Yesterday's behind-the-scenes negotiations to kill a proposal that would have eliminated state income tax over time has apparently reached a compromise. Gov. Bobby Jindal today announced a plan to eliminate the Stelly Tax increase in 2009, which he says will result in a $300 million tax break, more than a billion dollars over the next five years.
S.B. 87 by Shreveport Republican Sen. Buddy Shaw, which thanks to Democratic state Sen. Nick Gautreaux of Meaux turned into a proposal to wipe out the state's income tax, changes the income tax rate for Louisiana residents making between $25,000 and $50,000 a year. Under Jindal's new plan, the current 6 percent rate will be reduced to 4 percent, the pre-Stelly Tax rate. Shaw, Senate President Joel Chaisson, Speaker of the House Jim Tucker, Rep. Hunter Greene and Sen. Rob Marionneaux joined Jindal in announcing the elimination of the Stelly Tax. "If the members of the House and Senate join us, this will be our sixth tax cut in four months," Jindal said.
Named for former state Rep. Vic Stelly, who devised the legislation, the Stelly plan divided income earners into three tax brackets: up to $12,500 is taxed at 2 percent; $12,500 to $25,000 is taxed at 4 percent; and $25,000 and above is taxed at 6 percent. Stelly also removed the excess itemized deduction and eliminated sales tax on food purchased for consumption.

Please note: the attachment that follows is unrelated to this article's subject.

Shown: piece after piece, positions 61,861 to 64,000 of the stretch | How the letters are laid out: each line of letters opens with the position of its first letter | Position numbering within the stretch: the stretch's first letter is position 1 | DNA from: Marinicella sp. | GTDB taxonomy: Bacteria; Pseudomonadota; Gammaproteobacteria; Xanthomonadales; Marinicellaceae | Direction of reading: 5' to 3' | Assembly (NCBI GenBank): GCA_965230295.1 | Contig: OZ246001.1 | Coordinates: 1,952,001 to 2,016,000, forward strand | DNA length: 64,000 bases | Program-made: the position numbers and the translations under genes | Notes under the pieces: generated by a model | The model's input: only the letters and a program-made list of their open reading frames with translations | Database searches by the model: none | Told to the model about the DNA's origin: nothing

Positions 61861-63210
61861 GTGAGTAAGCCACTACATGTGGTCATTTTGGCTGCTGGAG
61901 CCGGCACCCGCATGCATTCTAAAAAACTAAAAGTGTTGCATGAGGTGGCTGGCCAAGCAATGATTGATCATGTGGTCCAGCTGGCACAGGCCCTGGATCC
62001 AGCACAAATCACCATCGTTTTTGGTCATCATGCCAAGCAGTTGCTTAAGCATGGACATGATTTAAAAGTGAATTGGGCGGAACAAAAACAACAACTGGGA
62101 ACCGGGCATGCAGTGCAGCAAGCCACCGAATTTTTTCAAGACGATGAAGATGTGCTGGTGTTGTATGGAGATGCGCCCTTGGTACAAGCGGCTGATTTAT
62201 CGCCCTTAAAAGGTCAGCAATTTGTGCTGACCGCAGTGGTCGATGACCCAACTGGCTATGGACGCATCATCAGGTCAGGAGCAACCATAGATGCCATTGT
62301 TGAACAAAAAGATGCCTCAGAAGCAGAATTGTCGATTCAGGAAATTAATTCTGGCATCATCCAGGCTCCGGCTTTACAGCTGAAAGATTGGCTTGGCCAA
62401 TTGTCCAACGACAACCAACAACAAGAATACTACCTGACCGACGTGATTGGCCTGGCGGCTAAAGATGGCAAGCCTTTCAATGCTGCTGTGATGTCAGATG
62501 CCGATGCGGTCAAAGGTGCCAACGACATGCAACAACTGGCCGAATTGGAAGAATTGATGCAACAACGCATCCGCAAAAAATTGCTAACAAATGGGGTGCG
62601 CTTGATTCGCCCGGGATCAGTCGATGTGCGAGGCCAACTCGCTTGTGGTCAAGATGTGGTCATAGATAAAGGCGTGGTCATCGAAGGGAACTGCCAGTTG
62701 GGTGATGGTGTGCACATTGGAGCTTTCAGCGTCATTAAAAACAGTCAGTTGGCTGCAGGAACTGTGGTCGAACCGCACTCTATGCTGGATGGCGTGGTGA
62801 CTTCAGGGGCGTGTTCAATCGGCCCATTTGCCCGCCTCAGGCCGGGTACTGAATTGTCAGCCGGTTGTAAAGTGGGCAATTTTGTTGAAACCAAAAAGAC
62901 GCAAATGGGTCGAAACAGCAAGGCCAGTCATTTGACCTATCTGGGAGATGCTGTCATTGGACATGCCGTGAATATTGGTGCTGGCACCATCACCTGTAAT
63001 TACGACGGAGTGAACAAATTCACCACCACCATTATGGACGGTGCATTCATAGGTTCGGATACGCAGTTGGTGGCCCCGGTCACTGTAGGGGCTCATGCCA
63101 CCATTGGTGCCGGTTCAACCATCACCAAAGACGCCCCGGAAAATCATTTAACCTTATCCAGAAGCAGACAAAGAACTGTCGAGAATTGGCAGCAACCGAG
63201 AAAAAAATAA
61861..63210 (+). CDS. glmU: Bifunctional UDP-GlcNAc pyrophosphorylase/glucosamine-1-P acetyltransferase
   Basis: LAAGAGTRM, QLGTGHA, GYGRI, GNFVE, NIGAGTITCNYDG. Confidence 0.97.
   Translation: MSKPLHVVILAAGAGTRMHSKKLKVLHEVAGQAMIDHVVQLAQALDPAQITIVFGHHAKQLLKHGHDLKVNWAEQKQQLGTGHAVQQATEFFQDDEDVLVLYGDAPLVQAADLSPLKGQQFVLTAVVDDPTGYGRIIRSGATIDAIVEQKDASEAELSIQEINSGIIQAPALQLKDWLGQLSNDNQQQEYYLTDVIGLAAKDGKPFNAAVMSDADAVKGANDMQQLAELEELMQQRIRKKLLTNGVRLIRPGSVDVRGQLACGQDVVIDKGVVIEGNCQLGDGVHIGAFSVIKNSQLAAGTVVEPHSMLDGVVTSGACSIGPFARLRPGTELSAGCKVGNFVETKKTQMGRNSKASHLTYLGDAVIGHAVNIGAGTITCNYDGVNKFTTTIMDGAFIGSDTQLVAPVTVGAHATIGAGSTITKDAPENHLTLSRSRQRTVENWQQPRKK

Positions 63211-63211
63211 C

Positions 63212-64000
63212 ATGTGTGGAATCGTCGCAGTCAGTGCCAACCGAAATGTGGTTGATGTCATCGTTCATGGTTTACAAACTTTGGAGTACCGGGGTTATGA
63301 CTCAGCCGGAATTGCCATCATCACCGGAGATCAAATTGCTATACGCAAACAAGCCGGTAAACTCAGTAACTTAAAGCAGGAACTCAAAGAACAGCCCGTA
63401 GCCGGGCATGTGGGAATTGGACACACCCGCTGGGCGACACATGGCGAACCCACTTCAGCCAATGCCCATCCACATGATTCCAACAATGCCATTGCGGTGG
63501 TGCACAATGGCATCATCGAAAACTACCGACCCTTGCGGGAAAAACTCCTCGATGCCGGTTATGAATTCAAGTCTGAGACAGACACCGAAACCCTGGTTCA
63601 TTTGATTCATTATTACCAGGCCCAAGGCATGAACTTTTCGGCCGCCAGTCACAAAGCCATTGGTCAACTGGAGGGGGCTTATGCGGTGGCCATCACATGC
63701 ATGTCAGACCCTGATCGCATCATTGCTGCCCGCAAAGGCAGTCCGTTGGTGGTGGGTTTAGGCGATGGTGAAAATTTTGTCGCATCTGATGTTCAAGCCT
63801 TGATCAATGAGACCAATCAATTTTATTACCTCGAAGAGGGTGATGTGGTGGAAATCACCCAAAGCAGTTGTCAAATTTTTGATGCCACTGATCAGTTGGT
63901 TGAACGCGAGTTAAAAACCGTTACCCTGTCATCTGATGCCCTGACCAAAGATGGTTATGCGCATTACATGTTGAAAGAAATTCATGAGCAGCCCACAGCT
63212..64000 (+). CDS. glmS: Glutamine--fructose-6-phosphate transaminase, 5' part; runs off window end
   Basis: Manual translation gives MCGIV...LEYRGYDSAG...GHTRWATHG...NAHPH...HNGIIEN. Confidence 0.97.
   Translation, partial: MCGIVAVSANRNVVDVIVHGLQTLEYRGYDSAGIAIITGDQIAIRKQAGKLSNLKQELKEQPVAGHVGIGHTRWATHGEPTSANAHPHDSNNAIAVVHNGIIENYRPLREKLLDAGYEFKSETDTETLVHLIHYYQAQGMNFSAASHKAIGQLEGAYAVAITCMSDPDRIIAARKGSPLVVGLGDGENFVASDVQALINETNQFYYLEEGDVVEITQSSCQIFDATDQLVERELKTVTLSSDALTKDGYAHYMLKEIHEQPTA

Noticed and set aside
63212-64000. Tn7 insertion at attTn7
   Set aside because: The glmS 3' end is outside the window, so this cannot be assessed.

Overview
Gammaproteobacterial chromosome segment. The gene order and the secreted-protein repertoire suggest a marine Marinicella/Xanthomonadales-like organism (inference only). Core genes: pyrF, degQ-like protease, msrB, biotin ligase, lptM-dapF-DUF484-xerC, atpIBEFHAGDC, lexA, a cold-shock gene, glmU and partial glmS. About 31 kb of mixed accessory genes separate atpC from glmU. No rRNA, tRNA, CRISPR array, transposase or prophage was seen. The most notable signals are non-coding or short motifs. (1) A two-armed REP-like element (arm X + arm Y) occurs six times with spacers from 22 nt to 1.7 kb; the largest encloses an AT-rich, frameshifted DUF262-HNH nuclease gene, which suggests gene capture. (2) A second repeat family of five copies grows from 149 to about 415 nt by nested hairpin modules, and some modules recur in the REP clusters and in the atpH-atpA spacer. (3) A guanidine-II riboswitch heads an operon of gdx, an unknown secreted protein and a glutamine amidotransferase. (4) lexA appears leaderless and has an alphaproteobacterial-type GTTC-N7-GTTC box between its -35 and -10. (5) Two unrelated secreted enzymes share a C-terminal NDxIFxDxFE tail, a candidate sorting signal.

Is it a crime for citizens to photograph, video, or take notes of a police officer in the line of duty, or a right protected by the First Amendment of the U.S. Constitution? Locally, such activity, as witnessed recently, will at the very least result in a night spent behind bars.
David Calhoun and Elizabeth “EB” Brooks are the first two employees of Lafayette Central Park Inc., the nonprofit charged with turning Lafayette Consolidated Government’s 100-acre Johnston Street Horse Farm property into a passive public park. Calhoun was named executive director, and Brooks is director of planning and design.
Episcopal School of Acadiana’s Dr. Joshua Caffery, chair of the school’s English Department, is headed to Washington, D.C., and the Library of Congress as the latest winner of the Alan Lomax Fellowship in Folklife Studies.